The interesting part, to me, comes from the fact that laws are never written until someone has already done what it is the law says not to do; laws are written because man’s inclination is to do harmful things and make injurious statements; laws are accepted by a society because the people in that society have already seen the damaging effects of those behaviors and don’t like what they see or how they have to live as a result of those effects. The penalties for breaking those laws are included with each law as a deterrent to us—don’t do it or this will happen, not because legislators and judges hope we won’t break the law but because they know some of us will.

When Jehovah God presented Moses with the Ten Commandments, mankind already had a long history of doing everything on the list God said not to do. When He told the Israelites to follow Him and Him only, He already knew there’d be no one who could do it; the isolated few who would even want to would only do so because He was with them in a unique way. I think it’s possible God intended their story to be a sign, a shadow (Heb. 10) of how hopeless we are without the empowerment of the Holy Spirit gifted to us by Christ Jesus’ ultimate sacrifice, resurrection, and return to the Father.

In Jehovah’s position as Righteous Judge, He knew Israel could not fulfill the law, that they would ultimately disobey Him, and so before the foundation of the world He readied His paints and brushes to produce a portrait of sin, punishment, sacrificial substitution, and restoration in the lives of those Hebrews.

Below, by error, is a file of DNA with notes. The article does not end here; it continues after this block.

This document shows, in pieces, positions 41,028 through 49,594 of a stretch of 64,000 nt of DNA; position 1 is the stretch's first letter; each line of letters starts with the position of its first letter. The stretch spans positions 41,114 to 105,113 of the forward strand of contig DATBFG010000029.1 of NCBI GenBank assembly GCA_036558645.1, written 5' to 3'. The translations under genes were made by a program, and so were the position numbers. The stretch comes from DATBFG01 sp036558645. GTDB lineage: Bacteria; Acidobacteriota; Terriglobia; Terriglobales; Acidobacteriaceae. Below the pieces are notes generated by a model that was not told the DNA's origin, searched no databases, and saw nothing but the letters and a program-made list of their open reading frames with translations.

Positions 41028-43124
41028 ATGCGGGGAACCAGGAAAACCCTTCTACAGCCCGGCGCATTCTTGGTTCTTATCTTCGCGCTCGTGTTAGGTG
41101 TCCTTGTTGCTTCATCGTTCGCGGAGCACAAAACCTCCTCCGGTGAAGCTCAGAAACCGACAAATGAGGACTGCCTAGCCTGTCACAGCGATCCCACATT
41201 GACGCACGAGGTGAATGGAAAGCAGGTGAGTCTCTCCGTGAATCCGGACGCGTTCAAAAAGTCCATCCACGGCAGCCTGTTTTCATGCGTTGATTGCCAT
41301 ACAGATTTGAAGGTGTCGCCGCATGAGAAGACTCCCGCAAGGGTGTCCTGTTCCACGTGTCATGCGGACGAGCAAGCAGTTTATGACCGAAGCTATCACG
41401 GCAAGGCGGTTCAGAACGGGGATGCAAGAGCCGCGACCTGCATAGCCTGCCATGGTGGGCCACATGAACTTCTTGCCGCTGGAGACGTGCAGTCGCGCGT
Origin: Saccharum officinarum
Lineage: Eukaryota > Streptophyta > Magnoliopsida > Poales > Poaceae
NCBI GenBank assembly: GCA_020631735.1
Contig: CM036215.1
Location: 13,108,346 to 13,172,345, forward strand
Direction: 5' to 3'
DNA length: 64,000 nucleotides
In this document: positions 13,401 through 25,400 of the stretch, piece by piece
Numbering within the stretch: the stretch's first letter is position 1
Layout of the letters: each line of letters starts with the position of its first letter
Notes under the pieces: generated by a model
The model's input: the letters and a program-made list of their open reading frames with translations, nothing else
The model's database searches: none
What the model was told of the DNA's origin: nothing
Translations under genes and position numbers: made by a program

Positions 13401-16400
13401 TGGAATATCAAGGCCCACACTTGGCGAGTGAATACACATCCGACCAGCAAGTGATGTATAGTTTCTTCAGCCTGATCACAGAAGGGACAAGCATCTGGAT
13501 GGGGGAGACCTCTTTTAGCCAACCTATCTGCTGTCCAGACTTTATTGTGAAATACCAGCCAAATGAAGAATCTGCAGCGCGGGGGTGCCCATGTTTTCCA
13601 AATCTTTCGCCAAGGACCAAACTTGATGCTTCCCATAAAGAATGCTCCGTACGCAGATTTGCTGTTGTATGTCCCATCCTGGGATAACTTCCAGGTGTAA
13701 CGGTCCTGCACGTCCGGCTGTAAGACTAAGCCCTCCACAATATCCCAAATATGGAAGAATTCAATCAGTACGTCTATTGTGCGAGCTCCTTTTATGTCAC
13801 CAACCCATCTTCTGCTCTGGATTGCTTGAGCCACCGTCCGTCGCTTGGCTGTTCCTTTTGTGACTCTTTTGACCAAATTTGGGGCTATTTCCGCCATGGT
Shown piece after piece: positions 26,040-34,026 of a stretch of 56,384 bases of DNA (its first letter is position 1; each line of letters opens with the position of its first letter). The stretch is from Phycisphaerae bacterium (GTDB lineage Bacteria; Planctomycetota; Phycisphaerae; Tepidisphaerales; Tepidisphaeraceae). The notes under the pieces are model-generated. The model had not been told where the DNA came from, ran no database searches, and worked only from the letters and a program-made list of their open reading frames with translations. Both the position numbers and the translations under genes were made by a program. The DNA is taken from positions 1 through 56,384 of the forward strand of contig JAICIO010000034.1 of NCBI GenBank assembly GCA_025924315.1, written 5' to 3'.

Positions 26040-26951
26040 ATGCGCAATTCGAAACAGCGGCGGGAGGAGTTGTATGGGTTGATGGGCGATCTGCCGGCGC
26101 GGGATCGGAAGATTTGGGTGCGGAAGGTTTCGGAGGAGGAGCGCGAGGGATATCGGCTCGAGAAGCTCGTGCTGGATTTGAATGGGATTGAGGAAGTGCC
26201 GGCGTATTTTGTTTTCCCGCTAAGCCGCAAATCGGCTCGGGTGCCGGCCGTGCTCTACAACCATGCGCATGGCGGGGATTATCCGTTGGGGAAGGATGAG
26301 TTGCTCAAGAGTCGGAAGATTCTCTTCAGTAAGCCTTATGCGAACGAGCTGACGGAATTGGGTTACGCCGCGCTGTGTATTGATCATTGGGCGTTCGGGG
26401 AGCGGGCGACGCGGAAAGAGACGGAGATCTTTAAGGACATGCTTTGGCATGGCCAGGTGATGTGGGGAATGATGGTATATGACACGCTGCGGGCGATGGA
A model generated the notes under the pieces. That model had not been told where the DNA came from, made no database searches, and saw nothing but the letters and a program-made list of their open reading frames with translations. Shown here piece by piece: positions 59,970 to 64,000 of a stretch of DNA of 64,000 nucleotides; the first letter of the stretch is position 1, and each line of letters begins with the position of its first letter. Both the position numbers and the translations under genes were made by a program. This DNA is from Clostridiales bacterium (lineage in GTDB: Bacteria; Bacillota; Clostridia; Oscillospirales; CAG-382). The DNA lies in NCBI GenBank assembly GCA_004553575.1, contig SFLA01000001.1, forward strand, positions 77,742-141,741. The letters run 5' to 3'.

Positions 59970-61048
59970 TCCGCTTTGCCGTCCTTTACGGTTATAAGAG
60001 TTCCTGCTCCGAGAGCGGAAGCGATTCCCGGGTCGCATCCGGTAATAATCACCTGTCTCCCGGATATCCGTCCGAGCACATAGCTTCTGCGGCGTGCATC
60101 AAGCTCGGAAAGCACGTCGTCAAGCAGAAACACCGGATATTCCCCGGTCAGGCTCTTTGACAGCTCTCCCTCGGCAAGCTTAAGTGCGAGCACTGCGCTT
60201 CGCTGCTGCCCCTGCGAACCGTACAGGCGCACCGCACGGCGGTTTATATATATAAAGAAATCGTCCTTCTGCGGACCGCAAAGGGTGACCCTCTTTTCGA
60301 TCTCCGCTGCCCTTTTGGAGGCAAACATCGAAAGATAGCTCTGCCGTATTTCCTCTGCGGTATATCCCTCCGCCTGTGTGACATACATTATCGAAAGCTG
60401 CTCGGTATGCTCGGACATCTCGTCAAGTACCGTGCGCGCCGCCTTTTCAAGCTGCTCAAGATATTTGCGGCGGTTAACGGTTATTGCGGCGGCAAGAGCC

Fair?  Who am I to say it is or isn’t. I’m not the ultimate Judge. One of the beauties of God’s design of salvation is that even one of us fallen creatures has an opportunity to know Him, to be called to love and worship Him rather than reap what we deserve and be thrown into the fires of hell forever.

God has made Himself evident to me both as absolute, benevolent Sovereign and as divine, Righteous Judge. God has shown me that I can trust Him to know what’s best for my children, even when, right now, it looks like they’ve fallen into the deep end of the ungodliness the world has to offer. If I thought their being where they are today was solely and only a result of the choices they’ve made and not guided by a larger, higher purpose, then what reason would I have to hope they would ever know anything else?

Immediately following Jehovah’s statement in Jeremiah 29:11 is, “‘Then you will call upon Me and come and pray to Me, and I will listen to you. And you will seek me and find Me when you search for Me with all your heart. And I will be found by you,’ declares the Lord” (12-14a,23).

I am convinced that our Alpha and Omega, Beginning and End is not hamstrung, surprised, or changed by our choices. If Jehovah could give a picture of the coming of the Messiah by having Moses strike the rock for water only once (Ex 17:5-6 with Num 20:6-12)  and by having him place a serpent upon a pole so that all who looked upon it were healed (Num 21:8-9 with John 3:14-15), then I’m convinced that same God, not only foreknows we will fail and at times will suffer, but He has provided the perfect solution. “‘And I will be found by you,’ declares the Lord, ‘and I will restore your fortunes and will gather you from all the nations and from all the places where I have driven you,’ declares the Lord, ‘and I will bring you back to the place from where I sent you into exile” (Jer. 29:14).